It happened today - March 4, 2016
The philosopher Heraclitus called war “the father of all” some 25 centuries ago. It is an unpleasant thought that armed conflict, widely regarded by humans as among humans’ most loathsome habits, could also be among our most important and, worse, effective. Over the long run ideas matter more, I am convinced. And yet it is not hard to point to specific battles and say if that had gone the other way, and it might have, the world would be dramatically different.
Take the 1238 Battle of the Sit River. Please. A showdown between the Mongol Hordes (a revealing agreed title for a socio-military enterprise) of Batu Khan and the Rus’ under Grand Prince Yuri II of Vladimir-Suzdal, it ended very badly for the latter. Trying to rally his men after the sack of his capital of Vladimir, Yuri was instead surrounded, beaten and of course killed by the Mongols.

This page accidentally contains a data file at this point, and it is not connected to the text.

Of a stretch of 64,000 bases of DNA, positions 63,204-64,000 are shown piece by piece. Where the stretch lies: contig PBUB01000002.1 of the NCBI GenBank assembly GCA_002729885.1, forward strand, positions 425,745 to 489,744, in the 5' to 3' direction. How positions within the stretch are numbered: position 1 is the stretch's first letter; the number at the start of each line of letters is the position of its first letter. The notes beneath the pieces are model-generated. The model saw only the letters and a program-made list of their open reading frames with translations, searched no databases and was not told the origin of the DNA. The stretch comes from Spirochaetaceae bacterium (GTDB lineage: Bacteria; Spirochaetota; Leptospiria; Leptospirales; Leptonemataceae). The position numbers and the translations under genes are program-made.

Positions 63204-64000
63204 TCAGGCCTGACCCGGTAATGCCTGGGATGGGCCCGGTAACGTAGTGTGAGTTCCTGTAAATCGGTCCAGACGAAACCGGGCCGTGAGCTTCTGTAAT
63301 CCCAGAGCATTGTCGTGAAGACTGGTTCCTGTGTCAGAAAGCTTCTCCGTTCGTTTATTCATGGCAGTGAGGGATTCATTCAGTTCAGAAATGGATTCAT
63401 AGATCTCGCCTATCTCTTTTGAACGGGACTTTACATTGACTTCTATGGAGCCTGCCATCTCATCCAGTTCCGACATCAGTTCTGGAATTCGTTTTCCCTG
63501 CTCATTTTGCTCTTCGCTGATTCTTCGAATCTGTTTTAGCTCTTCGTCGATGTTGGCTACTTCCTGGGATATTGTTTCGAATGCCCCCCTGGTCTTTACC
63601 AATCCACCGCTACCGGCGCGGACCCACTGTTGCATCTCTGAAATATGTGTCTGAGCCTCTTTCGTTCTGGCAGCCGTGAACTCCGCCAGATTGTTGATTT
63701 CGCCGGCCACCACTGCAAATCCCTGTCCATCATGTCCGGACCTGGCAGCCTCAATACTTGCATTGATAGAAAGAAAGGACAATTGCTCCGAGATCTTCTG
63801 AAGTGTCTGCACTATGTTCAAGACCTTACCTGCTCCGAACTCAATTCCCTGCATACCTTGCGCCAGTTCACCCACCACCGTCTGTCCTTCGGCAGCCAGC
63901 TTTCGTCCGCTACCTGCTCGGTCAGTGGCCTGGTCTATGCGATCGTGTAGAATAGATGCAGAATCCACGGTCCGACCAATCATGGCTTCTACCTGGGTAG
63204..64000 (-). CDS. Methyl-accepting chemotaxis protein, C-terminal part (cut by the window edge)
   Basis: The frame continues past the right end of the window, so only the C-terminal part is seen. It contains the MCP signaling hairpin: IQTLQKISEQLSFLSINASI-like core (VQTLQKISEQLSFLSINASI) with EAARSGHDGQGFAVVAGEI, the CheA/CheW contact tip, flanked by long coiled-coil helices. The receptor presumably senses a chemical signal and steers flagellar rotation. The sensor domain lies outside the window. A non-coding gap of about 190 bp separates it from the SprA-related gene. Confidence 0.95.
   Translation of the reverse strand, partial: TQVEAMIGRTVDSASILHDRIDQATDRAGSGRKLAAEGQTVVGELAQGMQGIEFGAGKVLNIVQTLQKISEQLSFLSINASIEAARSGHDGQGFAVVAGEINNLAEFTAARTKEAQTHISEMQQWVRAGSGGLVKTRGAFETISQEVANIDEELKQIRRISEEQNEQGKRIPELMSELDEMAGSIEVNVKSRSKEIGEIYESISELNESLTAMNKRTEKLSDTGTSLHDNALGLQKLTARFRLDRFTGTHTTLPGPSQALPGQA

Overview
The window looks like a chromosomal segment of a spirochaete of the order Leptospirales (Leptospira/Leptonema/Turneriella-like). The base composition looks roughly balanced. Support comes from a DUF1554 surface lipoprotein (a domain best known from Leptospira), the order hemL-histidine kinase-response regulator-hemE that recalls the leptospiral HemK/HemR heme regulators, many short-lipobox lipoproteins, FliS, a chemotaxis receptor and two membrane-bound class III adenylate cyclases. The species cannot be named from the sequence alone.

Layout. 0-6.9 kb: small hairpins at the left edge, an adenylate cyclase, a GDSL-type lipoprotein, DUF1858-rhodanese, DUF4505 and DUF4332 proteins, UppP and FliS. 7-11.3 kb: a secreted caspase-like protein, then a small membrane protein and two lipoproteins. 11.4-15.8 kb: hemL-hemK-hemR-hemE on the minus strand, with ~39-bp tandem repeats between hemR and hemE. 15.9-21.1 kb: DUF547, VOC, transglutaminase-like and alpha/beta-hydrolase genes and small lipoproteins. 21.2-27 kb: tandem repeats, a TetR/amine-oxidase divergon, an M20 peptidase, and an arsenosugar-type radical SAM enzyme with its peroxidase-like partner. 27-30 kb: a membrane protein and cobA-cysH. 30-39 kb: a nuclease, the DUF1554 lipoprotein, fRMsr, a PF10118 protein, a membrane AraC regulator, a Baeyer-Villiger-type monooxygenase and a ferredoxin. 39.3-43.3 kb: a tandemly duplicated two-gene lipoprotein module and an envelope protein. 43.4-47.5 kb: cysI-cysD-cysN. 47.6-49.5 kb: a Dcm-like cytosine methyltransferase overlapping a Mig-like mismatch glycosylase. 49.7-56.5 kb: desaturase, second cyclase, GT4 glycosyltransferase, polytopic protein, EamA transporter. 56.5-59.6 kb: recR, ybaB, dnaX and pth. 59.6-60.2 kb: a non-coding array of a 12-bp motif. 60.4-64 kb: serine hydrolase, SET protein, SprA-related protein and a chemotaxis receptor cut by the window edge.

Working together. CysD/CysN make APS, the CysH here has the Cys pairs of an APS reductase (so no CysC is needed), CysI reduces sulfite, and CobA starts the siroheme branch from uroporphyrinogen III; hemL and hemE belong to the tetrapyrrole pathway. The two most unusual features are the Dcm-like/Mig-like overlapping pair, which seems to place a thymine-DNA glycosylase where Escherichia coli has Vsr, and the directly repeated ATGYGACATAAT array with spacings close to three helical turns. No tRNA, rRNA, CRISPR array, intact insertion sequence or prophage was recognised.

This battle represented the end of organized resistance to the Mongols, who placed their disastrous political stamp on Russia over the next two centuries and turned it decisively away from the West with pernicious consequences we and they are still living with in the 21st century. Prior to this rupture Kievan Rus’ and the various principalities were oriented toward the West.
Now perhaps Yuri and his culture were doomed anyway, and a victory at the Sit River would merely have delayed the catastrophe by a few months or years. But perhaps not. Perhaps if the timing had been a bit different, if the scouts had reported the position of the Mongols before it was “they’re all around us”, if some obscure and desperate struggle on some frozen hill had gone the other way, the Mongols might have been beaten off and Yuri might have become the nexus of a successful resistance celebrated to this day in story and song.
If so, it would have been one more example of how war is not merely decisive, but can be a decisive force for good in a turbulent and troubled world.
Alas, it was not to be. And this war was the father of an epic disaster still haunting us eight centuries later.